Residential care homes
Types of care homes
Residential care helps people who cannot manage, even with a lot of support, to live in their own homes. There are two sorts of care homes:
- Nursing homes where there needs to be constant involvement of, or supervision by, a qualified nurse.
- Residential homes where care is provided all day and all night but there does not need to be a qualified nurse present all the time.
There are different types of care homes to support different needs, depending on things such as people's age or particular disability. All care homes, whether they provide residential or nursing care, have to be registered and regularly inspected by the Care Quality Commission.
Please contact us if you think you might need to move into a care home. We will make sure you are aware of other support which could help you stay in your own home for longer if that would be better.
Find support to help you remain independent in your own home
You may be able to find some support yourself to help you remain independent in your own home.
Our Adult social care - Your Life Your Choice pages are a great place to start.
If you can't find support yourself, contact us and we may be able to help you find your own support.
Assessment for Adult Social Care
View our Assessment for adult social care page for more information on what support we may be able to offer to help you remain independent before you need to move to a care home.
This could include:
- care at home
- support to get out and about
- support, including short breaks, for people who look after you
- technology to help keep you safe and well, this is called Telecare.
Extra care housing
There are other types of housing which you may like to consider before making the move to residential care.
Residential and nursing care can be expensive. For information and advice about what independent financial support is available to you, visit our Independent financial advice page.
If you are currently living in residential or nursing care, paying the full cost of your placement and your circumstances change or your savings and capital drop below the limit of £23,250, contact us and we will carry out a financial assessment and discuss your options with you.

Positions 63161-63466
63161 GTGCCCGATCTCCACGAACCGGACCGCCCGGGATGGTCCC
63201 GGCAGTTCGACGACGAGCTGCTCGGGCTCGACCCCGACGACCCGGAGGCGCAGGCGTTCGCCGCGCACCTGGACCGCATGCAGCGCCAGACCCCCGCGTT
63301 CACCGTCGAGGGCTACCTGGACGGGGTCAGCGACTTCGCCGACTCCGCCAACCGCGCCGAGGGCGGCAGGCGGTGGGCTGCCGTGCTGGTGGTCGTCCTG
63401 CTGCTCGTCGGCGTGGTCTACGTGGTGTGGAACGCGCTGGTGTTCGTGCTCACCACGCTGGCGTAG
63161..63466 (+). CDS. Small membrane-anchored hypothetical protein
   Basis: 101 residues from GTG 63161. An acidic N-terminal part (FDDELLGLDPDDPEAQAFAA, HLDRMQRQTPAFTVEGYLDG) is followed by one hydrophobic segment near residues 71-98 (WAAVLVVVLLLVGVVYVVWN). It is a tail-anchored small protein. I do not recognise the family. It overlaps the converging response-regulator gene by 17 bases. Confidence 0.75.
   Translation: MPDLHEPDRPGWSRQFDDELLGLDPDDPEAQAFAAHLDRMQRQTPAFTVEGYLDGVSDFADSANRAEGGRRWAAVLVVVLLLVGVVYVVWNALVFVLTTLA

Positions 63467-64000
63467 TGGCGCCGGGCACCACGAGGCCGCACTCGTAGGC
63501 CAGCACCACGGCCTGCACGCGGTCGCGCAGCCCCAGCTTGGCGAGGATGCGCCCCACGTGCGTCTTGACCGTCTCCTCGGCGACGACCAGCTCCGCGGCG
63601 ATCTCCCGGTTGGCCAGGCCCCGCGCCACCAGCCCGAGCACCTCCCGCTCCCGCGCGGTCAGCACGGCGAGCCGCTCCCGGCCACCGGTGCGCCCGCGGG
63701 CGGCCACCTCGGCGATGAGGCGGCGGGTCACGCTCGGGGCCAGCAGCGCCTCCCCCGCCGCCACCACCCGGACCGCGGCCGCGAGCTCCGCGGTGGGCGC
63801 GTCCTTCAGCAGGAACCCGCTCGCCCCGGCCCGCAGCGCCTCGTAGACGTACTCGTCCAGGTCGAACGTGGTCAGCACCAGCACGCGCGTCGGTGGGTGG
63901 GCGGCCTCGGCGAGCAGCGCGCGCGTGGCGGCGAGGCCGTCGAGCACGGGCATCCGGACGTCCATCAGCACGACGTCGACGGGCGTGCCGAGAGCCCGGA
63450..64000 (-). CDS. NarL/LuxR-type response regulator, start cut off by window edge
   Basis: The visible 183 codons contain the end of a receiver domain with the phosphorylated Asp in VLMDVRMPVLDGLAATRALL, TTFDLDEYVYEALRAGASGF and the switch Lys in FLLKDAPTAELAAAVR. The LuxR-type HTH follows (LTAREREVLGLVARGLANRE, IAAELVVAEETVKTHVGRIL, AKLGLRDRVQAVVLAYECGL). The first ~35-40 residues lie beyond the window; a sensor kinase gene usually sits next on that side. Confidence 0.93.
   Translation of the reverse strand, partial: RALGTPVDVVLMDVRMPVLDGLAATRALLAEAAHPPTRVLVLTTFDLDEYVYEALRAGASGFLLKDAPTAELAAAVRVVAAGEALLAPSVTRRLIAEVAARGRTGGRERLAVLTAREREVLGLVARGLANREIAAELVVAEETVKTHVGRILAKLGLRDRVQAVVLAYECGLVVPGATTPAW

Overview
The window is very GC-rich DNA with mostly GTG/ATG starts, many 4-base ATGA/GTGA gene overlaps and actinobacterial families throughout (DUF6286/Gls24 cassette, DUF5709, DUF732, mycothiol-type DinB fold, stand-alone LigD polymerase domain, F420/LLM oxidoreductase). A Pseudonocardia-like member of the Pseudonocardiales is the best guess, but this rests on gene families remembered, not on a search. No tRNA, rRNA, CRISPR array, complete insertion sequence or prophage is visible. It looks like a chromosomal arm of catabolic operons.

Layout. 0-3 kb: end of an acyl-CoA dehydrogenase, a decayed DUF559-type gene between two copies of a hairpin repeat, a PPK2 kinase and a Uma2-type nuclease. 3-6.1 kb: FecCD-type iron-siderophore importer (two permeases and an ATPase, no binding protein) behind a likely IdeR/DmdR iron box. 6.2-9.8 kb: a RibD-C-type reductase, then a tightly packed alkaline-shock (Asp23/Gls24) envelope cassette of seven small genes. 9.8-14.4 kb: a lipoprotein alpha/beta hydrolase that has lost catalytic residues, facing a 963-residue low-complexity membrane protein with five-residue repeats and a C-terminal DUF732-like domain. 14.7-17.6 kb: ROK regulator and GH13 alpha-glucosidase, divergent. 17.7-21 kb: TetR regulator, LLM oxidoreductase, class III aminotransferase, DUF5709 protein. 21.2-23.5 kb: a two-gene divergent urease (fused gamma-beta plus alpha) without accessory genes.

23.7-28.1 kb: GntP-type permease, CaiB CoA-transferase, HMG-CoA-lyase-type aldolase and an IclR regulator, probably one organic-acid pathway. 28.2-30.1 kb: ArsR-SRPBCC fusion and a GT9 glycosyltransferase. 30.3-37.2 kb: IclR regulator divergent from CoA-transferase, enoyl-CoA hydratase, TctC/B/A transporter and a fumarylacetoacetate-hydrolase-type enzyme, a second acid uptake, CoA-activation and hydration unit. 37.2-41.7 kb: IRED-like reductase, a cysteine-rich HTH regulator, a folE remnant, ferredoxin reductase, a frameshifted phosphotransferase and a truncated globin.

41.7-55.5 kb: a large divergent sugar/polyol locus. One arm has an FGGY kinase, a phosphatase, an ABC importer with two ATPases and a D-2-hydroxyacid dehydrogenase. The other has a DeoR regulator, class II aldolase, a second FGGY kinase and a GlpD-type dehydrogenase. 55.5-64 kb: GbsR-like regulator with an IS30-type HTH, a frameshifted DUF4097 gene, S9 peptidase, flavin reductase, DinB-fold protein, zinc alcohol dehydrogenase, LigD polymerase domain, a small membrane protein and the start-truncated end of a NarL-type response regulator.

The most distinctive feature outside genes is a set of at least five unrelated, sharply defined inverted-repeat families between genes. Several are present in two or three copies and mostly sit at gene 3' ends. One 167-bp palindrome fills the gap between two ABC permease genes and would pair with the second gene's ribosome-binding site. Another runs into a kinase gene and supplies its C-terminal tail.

Finding a residential or nursing care home
Even if you are determined to move into a care home, and do not feel you need financial or practical help to do this, it still makes sense to contact us before taking such a big step in your life. That way you can get the best possible information about your choices and any consequences.
We will carry out an assessment to help you decide what your care needs are. If you can no longer be supported at home, we can help you choose a home that meets your needs and explain if you qualify for help towards the cost. The amount of financial support will depend on your personal situation, but we look at all cases on an individual basis to decide how much we can help.
If you have considered all the different alternatives to residential and nursing care and you are still sure that this is the right option for you, you can search all the registered care homes in the city on the Care Quality Commission website. The NHS Choices website also has a care home search facility along with user reviews.
Residential care homes managed by Derby City Council
We own and manage three care homes across the City. For more information and to view up-to-date Care Quality Commission ratings for our homes, please visit our care homes page.
We own and manage the following three care homes:
Arboretum House, Morleston Street, Derby. DE23 8FL. Telephone 01332 717649 26. Bed spaces specialising in Dementia and Over 65.
Perth House, Athlone Close, Chaddesden, Derby. DE21 4BP. Telephone 01332 717550. 36 Bed spaces specialising in Over 65.
Warwick House, Bonsall Avenue, Littleover, Derby. DE23 6JW. Telephone 01332 718720. 22 Beds for older people respite and 5 beds for profound and multiple learning disabilities.
Care Quality Commission Rating
The Care Quality Commission (CQC) is an independent regulator of health and social care in England. It regulates care provided by the NHS, local authorities, private companies and voluntary organisations. Their aim is to make sure better care is provided for everyone, in hospitals, in care homes, in people's own homes, or elsewhere.